A staff crisis in care-at-home services has prompted West Lothian Council to set up daily contact with the private firms that supply more than 90% of the sector work in the region.
A weekly oversight group has also been set up by the council’s social policy staff to work with care providers.
In a report to the council’s social policy, policy and development scrutiny panel (PDSP) last week, senior manager Rob Allen said: “The current situation in relation to care-at-home capacity is of significant national and local concern.
“In West Lothian there has been ongoing active oversight of the care-at-home market for some time.”
He added: “A weekly care-at-home oversight meeting was established on June 14, 2021 with the aim of better understanding risk and developing actions to improve the situation.”
Action being taken by social policy staff includes regular contact with Scottish Care, the national agency, to identify further sector-wide issues.
They also continue to participate in the national Social Work Scotland Older Adults sub-group to engage with other local authorities to identify emerging issues and to share good practice.
An online contacts network has been established to allow for the geographic clustering of packages of care to enable providers to swap packages that no longer fit their areas to create capacity and make them more efficient.
Social policy staff are also working with the council’s Access2Employment team and have arranged targeted meetings with firms to ensure they have access to national and local employment programmes and associated subsidies and support in an attempt to solve local staffing gaps.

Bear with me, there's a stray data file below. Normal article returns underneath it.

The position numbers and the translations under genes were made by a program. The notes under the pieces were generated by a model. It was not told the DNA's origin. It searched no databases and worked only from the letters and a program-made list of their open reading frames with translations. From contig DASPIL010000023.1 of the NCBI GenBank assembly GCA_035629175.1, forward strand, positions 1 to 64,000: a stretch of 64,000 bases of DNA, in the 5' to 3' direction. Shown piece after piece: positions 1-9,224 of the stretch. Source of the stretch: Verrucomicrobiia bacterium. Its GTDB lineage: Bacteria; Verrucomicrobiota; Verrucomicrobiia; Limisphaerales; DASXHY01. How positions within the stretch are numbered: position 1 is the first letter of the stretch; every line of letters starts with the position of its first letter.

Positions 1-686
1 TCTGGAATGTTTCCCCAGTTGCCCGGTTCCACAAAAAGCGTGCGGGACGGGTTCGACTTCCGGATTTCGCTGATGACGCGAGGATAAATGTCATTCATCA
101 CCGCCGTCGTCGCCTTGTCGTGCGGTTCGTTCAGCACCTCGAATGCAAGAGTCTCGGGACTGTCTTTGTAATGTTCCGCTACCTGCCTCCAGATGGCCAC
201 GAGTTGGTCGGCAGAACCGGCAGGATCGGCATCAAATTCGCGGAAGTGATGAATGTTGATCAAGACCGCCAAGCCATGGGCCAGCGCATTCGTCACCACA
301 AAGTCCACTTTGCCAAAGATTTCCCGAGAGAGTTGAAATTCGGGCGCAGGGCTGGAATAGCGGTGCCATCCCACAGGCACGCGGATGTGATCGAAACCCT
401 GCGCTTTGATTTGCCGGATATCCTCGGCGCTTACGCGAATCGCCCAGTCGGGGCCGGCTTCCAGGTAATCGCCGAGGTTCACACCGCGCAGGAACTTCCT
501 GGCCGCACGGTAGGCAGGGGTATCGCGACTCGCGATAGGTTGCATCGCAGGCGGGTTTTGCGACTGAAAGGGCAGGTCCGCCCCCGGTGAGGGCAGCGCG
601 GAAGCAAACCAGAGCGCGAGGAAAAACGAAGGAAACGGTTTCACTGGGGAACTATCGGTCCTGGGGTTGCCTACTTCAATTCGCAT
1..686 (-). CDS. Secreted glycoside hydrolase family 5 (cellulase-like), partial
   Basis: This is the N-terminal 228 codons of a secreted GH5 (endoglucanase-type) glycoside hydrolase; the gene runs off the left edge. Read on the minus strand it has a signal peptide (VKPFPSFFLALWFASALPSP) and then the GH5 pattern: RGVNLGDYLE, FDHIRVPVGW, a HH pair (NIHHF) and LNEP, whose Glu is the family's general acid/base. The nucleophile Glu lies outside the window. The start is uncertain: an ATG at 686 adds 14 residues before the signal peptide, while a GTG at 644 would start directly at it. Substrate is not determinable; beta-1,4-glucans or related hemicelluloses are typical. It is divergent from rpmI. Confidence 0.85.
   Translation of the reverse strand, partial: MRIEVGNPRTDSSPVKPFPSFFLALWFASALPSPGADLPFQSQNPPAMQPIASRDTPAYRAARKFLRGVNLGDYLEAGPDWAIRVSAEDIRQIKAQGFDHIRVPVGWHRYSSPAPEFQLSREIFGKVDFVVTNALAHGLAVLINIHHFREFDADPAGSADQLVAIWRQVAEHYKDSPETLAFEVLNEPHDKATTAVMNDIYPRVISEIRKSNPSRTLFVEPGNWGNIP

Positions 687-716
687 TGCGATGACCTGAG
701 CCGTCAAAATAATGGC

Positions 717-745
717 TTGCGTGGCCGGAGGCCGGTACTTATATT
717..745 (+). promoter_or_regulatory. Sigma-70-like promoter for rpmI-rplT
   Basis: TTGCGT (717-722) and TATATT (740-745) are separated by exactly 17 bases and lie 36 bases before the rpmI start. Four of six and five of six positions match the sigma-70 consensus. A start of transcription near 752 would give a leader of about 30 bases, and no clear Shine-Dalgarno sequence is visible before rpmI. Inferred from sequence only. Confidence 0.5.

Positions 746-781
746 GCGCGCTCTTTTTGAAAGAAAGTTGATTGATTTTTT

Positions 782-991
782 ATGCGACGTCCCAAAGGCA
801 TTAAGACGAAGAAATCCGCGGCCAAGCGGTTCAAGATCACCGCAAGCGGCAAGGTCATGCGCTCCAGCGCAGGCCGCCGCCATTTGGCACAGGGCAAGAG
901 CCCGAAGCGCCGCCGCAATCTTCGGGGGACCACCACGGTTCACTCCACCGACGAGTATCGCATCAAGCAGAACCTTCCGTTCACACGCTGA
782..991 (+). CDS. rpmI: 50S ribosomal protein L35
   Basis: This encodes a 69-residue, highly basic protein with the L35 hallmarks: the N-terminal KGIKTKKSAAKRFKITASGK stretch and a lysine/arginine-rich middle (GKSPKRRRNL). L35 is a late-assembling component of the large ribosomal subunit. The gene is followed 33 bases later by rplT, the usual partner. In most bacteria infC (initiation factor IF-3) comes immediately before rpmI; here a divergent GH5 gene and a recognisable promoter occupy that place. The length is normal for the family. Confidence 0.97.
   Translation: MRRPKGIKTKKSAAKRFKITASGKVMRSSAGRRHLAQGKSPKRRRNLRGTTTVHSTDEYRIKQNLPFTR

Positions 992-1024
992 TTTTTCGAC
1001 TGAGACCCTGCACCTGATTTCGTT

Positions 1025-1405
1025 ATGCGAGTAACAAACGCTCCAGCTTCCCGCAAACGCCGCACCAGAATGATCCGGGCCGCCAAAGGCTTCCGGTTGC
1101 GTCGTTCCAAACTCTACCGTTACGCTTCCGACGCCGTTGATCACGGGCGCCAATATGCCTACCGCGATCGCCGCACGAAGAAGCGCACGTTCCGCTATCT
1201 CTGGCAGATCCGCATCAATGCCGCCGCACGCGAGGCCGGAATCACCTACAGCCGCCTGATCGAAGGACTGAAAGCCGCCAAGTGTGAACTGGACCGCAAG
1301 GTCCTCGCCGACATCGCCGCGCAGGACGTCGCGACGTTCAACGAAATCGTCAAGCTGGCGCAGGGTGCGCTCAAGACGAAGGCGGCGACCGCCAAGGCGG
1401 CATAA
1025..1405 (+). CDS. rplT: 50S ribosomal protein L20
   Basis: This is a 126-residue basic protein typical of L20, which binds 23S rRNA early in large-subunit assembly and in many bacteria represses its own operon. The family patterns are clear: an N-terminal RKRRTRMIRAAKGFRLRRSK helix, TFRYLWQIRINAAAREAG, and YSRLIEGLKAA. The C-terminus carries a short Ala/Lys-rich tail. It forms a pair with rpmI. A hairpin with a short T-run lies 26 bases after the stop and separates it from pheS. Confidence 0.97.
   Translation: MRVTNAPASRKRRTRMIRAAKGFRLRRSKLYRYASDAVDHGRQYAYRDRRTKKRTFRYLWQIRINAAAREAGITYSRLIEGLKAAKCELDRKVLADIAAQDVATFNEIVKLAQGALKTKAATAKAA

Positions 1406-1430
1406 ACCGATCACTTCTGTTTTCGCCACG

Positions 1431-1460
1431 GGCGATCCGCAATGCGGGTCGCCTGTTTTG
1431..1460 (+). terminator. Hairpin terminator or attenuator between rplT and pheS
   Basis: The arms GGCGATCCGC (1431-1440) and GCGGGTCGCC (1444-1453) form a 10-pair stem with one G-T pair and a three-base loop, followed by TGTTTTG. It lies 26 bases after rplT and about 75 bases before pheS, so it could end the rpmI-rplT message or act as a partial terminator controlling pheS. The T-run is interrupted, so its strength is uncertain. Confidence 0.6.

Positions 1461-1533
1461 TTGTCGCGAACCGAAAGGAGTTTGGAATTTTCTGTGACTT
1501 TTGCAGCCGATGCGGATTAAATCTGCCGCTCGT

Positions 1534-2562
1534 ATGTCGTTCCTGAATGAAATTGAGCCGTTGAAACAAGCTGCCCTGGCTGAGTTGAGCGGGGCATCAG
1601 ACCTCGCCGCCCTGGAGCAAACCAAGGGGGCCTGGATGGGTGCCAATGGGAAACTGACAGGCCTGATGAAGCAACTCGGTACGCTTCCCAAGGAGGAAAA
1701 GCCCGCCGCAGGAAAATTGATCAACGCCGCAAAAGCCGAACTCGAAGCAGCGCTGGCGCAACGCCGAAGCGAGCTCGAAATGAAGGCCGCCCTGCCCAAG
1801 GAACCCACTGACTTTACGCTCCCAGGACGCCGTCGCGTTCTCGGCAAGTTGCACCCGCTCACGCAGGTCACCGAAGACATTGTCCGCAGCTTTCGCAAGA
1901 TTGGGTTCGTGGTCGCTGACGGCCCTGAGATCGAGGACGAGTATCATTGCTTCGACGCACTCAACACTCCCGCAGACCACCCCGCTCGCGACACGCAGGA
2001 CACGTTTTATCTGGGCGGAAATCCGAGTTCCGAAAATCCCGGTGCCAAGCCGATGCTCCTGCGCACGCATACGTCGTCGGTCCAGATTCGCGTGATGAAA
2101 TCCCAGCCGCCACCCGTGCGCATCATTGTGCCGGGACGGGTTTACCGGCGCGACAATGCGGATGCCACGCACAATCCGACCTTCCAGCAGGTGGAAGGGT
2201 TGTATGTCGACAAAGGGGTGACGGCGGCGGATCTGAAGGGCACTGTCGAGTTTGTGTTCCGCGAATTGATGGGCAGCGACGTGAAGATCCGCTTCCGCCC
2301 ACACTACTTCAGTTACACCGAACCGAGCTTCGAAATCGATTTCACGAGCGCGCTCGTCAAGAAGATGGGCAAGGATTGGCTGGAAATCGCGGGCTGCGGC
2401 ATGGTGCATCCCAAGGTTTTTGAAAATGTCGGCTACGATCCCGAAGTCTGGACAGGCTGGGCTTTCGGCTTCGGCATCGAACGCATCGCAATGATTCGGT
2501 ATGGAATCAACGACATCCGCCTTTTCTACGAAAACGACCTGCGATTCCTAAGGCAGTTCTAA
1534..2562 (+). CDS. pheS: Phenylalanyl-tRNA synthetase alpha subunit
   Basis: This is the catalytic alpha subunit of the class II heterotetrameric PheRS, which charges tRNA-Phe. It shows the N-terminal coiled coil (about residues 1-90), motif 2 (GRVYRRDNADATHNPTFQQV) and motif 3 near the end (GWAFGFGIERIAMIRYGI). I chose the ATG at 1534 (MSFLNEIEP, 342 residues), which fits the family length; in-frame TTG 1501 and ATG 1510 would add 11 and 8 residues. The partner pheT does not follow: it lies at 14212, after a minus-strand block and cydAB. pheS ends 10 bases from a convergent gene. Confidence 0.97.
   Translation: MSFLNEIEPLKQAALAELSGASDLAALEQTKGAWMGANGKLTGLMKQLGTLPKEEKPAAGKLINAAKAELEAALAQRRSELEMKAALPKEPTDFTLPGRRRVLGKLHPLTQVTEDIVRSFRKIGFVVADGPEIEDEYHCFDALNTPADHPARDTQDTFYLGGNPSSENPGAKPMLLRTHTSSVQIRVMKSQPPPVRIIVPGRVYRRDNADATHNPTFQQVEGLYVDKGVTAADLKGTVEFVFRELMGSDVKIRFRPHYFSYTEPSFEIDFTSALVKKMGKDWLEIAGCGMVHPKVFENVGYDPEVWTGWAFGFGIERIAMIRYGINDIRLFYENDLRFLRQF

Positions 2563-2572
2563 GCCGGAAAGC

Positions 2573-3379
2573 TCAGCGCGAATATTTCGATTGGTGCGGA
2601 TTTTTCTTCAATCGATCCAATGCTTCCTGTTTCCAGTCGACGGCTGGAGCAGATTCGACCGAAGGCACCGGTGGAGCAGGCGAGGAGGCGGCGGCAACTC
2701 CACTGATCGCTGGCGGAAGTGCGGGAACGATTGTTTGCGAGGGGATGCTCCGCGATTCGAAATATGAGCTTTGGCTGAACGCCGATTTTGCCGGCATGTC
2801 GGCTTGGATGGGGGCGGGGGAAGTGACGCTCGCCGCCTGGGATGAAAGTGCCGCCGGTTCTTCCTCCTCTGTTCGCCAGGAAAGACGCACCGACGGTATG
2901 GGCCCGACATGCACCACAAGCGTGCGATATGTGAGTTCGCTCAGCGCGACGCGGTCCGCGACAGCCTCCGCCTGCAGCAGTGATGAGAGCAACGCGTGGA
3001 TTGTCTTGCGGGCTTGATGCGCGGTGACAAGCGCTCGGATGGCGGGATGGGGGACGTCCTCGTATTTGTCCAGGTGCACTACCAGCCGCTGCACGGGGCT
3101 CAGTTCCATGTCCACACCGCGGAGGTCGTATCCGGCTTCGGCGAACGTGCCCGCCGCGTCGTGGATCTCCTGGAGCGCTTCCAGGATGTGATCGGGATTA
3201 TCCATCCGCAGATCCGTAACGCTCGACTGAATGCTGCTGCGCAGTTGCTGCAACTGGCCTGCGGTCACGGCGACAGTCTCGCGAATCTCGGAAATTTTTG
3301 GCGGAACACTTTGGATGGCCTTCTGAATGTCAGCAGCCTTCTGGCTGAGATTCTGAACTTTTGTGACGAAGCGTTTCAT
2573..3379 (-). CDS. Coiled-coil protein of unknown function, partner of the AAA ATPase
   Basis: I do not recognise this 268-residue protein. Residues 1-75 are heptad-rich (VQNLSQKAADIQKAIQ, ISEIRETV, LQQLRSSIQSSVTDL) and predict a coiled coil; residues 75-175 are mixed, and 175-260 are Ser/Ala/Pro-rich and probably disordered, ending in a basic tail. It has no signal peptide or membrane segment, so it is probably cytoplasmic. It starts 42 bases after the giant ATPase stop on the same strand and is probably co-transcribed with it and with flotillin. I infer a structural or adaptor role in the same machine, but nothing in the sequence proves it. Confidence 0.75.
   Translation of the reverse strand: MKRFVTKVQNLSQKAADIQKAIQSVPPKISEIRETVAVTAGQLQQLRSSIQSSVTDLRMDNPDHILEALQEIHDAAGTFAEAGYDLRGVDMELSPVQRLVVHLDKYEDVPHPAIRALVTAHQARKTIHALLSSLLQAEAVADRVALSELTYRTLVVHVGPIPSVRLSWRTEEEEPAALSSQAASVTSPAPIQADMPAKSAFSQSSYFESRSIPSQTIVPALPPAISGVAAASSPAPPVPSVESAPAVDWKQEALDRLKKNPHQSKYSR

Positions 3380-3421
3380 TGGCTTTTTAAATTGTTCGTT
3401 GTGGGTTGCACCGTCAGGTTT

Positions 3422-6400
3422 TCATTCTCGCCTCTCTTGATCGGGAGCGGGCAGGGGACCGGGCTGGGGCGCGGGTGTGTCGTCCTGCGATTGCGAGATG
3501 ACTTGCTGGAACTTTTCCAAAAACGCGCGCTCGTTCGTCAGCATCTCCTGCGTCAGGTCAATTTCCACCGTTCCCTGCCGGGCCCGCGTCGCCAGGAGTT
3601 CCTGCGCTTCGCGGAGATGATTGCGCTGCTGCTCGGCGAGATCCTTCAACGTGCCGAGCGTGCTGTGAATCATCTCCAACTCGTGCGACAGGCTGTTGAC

The report said: “The delivery of care-at-home services in West Lothian is key to achieving the strategic aim of shifting the balance of care, by ensuring that care and support is delivered at home or closer to home rather than in hospital or other institutional settings.
“A whole system approach is taken to the delivery of care-at-home services in West Lothian with services delivered by both the internal service and also by our partners in the independent sector.
“As at September 13, 2021, the weekly committed hours were 17,925 – 92.1% of these hours were commissioned from the independent sector.”
Earlier this month, in response to winter planning and system pressures, health secretary Humza Yousaf announced the national allocation of an additional £62m for 2021 to 2022, to build capacity in care-at-home community-based services.
It is expected the recurring funding should help to fulfil unmet need, and deal with the current surge in demand and complexity of individual needs, also helping to ease pressures on unpaid carers.
West Lothian Council has yet to be notified of its share.
Councillor Moira Shemilt proposed officers return to the committee with results within the next few months.
She asked: “Would it be possible to get an update on how things are progressing?”
By local democracy reporter Stuart Sommerville
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